Brussels, 8th November 2006
The European Commission has approved under EC Treaty state aid rules the regional aid map covering the period 2007-2013 for Germany. This decision forms part of a wider exercise to review regional aid systems in all Member States in accordance with the new Regional Aid Guidelines (see IP/05/1653 and MEMO/05/491) adopted in December 2005. The new guidelines aim at re-focussing regional aid on the most deprived regions of the enlarged EU, while allowing to improve competitiveness and to provide for a smooth transition. The maps of twelve other Member States have already been approved by the Commission (Estonia, Greece, Hungary, Latvia, Poland, Slovakia, Slovenia, Luxembourg, Malta, Czech Republic, Ireland and Lithuania - see IP/06/1176, IP/06/1393 and IP/06/1451).
Competition Commissioner Neelie Kroes said: “The approved regional aid maps support our cohesion policy and contribute to the State Aid Action Plan’s objective of less and better targeted aid. I am very happy with the good cooperation from Germany on this file. Germany will now be able to organise a smooth transition from their current regional aid system towards their regional development strategies for 2007-2013.”
A regional aid map defines the regions of a Member State eligible for national regional investment aid for large enterprises under EC Treaty state aid rules and establishes the maximum permitted levels of such aid in the eligible regions. The adoption of the regional aid map for the Member State concerned is a pre-condition to ensure the continuity of the regional policy and Structural Fund programmes after 2006, as all current maps will expire on 31.12.2006. If no new regional aid map is approved by the Commission before 1.1.2007, the Member State in question will not be able to grant any regional aid within its territory.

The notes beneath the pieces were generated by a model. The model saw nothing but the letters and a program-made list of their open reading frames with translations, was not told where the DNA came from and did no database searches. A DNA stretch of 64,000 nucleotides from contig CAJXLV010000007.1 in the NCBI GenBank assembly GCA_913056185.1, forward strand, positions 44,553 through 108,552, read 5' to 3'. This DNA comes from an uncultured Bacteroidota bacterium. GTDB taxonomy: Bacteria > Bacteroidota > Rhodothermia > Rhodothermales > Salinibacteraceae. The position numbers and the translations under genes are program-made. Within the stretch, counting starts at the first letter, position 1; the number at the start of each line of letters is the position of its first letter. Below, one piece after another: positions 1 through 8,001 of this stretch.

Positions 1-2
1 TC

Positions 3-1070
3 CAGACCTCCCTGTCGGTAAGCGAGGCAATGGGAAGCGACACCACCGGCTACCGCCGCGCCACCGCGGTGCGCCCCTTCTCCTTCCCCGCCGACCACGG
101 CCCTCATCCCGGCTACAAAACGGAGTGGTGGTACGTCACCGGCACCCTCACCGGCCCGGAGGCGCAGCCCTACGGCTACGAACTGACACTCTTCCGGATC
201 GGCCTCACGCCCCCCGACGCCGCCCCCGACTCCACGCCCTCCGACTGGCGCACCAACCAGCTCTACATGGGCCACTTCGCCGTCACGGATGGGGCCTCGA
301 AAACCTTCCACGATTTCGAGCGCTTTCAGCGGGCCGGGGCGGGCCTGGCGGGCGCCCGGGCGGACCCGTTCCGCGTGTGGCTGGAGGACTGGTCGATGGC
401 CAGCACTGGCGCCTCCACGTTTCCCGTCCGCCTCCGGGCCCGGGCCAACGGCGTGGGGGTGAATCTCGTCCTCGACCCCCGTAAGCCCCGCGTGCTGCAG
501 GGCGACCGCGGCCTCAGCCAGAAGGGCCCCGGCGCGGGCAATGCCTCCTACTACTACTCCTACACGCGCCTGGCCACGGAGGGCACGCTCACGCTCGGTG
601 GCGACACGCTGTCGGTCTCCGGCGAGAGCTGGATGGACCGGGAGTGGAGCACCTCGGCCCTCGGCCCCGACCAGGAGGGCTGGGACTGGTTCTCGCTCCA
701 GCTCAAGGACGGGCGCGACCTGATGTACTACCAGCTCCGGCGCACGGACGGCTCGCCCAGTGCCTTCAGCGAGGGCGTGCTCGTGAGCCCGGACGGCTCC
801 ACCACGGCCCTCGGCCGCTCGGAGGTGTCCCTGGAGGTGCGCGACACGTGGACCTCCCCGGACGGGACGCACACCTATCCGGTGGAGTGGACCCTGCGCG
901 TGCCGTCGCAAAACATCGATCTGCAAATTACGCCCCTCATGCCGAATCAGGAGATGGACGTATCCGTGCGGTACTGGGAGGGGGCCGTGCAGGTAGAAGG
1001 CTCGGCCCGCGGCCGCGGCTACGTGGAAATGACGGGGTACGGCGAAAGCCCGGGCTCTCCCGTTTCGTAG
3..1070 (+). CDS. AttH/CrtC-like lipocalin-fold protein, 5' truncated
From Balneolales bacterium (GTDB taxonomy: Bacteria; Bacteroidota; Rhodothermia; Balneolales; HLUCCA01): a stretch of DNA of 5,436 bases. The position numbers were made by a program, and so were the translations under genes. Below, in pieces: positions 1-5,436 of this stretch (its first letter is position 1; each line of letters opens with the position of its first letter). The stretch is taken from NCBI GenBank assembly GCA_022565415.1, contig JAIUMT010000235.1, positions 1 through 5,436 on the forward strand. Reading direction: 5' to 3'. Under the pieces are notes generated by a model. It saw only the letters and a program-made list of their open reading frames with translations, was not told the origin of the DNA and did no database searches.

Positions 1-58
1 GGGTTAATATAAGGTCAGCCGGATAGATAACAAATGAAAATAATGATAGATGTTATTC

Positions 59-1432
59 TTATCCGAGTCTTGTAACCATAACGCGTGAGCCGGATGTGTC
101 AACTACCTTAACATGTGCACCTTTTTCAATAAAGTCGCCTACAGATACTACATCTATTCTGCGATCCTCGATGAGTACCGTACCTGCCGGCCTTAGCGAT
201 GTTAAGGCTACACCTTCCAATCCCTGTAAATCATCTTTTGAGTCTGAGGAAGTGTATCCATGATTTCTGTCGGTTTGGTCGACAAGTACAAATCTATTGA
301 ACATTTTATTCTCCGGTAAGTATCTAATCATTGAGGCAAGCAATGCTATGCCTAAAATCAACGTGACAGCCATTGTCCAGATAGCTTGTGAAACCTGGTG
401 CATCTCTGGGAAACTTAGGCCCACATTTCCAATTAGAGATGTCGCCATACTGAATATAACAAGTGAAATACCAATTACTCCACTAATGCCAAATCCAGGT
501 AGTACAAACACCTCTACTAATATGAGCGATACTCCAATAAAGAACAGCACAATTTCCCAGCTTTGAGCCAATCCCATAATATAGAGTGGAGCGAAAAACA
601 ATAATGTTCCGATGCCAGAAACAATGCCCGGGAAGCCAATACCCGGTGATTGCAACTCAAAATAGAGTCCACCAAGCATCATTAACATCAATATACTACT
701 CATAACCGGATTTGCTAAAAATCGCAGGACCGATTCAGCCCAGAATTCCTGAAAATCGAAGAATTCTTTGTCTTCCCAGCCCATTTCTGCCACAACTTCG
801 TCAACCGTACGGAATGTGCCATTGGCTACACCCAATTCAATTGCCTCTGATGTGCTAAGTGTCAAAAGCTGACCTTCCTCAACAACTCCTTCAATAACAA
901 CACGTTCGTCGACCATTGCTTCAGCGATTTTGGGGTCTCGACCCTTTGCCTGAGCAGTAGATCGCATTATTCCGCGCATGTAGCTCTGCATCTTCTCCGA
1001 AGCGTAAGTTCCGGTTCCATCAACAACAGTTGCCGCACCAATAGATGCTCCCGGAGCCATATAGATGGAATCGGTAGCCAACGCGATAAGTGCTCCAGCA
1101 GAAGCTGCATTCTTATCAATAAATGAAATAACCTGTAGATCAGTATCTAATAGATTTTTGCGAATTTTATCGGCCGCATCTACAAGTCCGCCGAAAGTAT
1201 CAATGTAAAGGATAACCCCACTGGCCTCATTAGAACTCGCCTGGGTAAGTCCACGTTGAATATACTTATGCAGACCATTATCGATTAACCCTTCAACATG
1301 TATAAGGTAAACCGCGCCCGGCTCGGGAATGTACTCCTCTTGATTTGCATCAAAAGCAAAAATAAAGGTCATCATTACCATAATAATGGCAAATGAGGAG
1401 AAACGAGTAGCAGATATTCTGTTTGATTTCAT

Article 87(3)(a) of the EC Treaty foresees the possibility to grant regional state aid to promote the economic development of areas where the standard of living is abnormally low or where there is serious underemployment. The Regional Aid Guidelines define this type of regions as having a GDP below 75% of the Community average. In line with these principles, the majority of the German New Länder will continue to be eligible for regional investment aid at a maximum aid intensity of 30% of the eligible costs.
However, within the New Länder, three NUTS II regions (Halle, Leipzig and Brandenburg Südwest) have a GDP in excess of 75% of the EU average, but below 75% of the average of the former EU-15. For this type of region, known as “statistical effect” regions, a maximum aid intensity of 30% of the eligible costs applies until 31 December 2010. A review of the status of these regions will be undertaken in 2010. If their GDP has declined to below 75% of the EU average, the aid rate of 30% will be maintained until the end of 2013. Otherwise, a maximum aid intensity of 20% for 2011-2013.
Article 87(3)(c) of the EC-Treaty foresees the possibility to grant regional
state aid to facilitate the development of certain economic activities or of
certain economic areas where such aid does not adversely affect trading
conditions to an extent contrary to the common interest. The regional aid
guidelines define this type of regions as areas of a Member State which are
disadvantaged in relation to the national average. As these regions are less
disadvantaged than areas covered by Article 87(3)(a), both the geographical
scope and the aid intensity are strictly limited. In line with these principles,
11% of Germany’s population remain eligible for regional investment aid
under Article 87(3)(c) of the EC-Treaty at a maximum aid intensity of 10, 15 or
20% of the eligible costs.
For further details of the German regional aid map, see MEMO/06/416.